(3) Bad optics -- for them:  Romney is a boy scout who has lived a life of great personal rectitude.  He strikes me as a dot-every-I-and-cross-every-T sort of fellow.  He's also a man of guiding and grounding faith.  I am confident that his affairs are all in virtually perfect order, and that they do not contain the knock-out blow Team Obama is hoping for.  When the records become public and there isn't much there, Democrats will look silly, petty and desperate for harping on the issue for weeks on end.

(4) A strengthened moral authority: If Romney complies with Democrats' requests, he'll have increased standing to confront Obama over his myriad shortcomings on the transparency front.  Imagine this line at a debate: "Your campaign insisted that I release more of my personal tax returns from years past.  I did, Mr. President.  Now why don't you tell the American people why you've asserted executive privilege to obstruct an investigation into a gun-running scandal involving your administration that has resulted in hundreds of deaths, including the murder of a US agent?  It's time for you to come clean, Mr. President.  I have.  It's your turn, and the American people deserve complete transparency and candor on this matter."  Over to you, champ.

(5) Distinguishing accusations: Democrats have unapologetically undertaken a massive obfuscation effort in recent days,  intentionally conflating various accusations against Romney and merging them into an overarching narrative.  They've got nothing but hot air on Bain Capital, a fact confirmed by multiple fact-checkers, CNN, the New York Times and even Bob Woodward.  What's helping them get away with their flagrant lies is their seamless transition into a simultaneous tax harangue.  Taken together, they hope, voters will succumb to a sense that Romney's somehow up to no good.  If Romney proactively takes one line of criticism off the table, all that would remain is the discredited Bain/"felony" nonsense.  That's a much easier fight to contain, rebut and win.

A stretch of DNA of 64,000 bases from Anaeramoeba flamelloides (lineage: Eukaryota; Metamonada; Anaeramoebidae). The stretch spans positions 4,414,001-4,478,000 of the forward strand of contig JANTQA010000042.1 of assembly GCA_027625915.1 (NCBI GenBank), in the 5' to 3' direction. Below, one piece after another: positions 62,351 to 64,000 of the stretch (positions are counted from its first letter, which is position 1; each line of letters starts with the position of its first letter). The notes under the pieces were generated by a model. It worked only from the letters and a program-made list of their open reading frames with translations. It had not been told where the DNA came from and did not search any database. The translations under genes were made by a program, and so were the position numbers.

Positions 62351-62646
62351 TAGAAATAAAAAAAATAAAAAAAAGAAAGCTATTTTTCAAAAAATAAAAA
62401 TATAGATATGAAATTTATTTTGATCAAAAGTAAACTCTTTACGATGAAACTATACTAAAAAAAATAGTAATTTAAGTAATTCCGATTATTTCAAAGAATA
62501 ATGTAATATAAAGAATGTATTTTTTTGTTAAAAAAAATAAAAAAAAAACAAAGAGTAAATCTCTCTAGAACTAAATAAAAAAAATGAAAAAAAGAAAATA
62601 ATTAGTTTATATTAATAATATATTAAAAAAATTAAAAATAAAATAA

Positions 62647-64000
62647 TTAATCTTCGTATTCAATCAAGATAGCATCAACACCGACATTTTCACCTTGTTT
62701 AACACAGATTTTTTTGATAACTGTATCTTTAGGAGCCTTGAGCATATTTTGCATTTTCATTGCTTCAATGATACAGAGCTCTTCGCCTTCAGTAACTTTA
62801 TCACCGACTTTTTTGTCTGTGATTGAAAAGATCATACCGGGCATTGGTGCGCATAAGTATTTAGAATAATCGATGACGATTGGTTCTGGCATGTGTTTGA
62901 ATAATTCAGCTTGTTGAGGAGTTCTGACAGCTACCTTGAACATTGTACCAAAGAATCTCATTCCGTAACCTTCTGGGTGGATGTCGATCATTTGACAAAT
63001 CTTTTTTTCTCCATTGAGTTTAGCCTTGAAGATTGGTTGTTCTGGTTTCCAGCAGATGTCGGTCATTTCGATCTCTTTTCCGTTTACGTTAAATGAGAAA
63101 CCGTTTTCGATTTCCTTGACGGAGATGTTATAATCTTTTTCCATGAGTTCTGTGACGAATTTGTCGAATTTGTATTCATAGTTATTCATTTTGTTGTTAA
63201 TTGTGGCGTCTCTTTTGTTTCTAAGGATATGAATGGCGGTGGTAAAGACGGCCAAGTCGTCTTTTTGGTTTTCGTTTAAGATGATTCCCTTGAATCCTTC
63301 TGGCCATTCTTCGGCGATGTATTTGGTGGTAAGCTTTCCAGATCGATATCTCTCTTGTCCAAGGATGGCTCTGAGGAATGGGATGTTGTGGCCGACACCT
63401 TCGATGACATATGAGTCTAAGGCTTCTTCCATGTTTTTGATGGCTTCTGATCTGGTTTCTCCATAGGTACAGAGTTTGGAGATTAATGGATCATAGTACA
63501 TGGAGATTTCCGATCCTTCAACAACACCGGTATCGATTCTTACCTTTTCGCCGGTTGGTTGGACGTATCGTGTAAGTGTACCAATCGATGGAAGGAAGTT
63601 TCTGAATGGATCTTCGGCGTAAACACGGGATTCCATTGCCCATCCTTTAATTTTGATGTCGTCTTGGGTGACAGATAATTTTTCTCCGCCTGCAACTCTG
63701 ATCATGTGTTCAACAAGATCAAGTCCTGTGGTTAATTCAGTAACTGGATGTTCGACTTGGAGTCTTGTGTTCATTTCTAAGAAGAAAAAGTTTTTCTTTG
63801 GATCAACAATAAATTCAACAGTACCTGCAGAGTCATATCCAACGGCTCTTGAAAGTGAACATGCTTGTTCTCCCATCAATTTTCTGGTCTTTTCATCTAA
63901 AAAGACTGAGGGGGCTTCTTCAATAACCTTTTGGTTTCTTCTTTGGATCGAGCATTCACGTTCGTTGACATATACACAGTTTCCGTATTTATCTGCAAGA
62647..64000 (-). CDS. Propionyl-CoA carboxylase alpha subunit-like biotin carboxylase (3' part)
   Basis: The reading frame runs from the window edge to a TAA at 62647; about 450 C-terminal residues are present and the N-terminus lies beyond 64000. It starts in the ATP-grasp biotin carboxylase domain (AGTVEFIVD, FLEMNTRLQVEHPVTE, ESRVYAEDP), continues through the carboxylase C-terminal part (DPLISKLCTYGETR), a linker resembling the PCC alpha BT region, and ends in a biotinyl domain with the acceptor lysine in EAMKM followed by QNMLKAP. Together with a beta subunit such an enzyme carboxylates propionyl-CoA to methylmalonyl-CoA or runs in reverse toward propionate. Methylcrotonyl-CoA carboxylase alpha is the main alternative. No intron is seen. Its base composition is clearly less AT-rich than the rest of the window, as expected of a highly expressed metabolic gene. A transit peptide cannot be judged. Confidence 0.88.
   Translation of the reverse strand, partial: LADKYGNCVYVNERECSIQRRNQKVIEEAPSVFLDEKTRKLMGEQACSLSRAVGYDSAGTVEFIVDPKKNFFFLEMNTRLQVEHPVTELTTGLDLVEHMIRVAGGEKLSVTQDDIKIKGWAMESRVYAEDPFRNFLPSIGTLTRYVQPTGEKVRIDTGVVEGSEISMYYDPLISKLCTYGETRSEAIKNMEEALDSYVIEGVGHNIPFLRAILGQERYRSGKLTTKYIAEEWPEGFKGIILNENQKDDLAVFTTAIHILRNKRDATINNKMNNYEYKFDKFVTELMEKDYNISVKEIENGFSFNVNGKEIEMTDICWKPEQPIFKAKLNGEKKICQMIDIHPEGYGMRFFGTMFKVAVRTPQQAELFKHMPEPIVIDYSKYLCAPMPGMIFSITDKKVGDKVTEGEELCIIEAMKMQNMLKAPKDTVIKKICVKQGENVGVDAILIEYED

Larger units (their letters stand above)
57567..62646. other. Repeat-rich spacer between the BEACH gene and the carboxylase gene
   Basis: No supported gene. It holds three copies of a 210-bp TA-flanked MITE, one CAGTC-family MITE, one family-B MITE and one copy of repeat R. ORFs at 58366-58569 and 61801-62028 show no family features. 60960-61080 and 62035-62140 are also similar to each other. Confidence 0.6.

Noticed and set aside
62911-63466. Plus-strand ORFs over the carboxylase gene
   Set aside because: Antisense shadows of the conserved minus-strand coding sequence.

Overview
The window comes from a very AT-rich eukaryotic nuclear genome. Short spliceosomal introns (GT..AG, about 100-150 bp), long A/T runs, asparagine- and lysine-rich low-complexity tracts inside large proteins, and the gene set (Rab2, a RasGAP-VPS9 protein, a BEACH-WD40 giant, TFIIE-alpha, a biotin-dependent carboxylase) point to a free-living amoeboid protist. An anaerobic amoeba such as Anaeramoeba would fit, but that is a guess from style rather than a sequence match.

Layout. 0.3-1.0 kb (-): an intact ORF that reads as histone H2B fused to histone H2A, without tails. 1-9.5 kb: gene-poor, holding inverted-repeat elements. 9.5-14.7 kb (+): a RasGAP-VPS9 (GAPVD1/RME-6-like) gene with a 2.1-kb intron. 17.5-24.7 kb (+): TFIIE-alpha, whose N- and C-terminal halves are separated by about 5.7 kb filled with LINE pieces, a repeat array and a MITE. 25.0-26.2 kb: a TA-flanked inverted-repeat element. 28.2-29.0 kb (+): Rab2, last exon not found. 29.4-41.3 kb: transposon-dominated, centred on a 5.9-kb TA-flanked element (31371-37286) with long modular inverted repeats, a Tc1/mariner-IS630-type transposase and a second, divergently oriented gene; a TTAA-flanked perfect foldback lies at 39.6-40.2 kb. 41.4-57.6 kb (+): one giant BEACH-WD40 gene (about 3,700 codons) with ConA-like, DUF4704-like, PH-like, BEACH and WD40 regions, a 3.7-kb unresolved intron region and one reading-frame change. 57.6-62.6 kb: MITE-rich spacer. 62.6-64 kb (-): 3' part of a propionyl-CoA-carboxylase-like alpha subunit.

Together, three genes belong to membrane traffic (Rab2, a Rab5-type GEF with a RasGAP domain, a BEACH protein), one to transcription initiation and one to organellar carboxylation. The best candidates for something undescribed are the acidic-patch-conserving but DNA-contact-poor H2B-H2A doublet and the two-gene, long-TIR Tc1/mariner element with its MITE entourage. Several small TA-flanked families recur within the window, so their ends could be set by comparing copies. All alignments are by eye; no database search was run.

One final consideration:  If Team Romney wants to clear the air and partially defang critics by releasing the returns -- but they'd prefer to do so in such a way that minimizes their impact and media coverage -- they should quietly drop the documents within hours of rolling out their Vice Presidential running mate.  Unless there's a bombshell in there (again, I doubt there is) the VP narrative will dominate several news cycles and drown out lesser stories.  Or perhaps they could release things over the weekend during the Olympics.  There are options.

UPDATE - Romney's tax "secrecy" was a topic of discussion on CNN last night.  This graphic appeared on screen -- no joke:

What an embarrasment.  (Red State's Ben Howe has some fun at CNN's expense).

UPDATE II - The Examiner's Conn Carroll crafts a thoughtful response, disagreeing with my conclusion.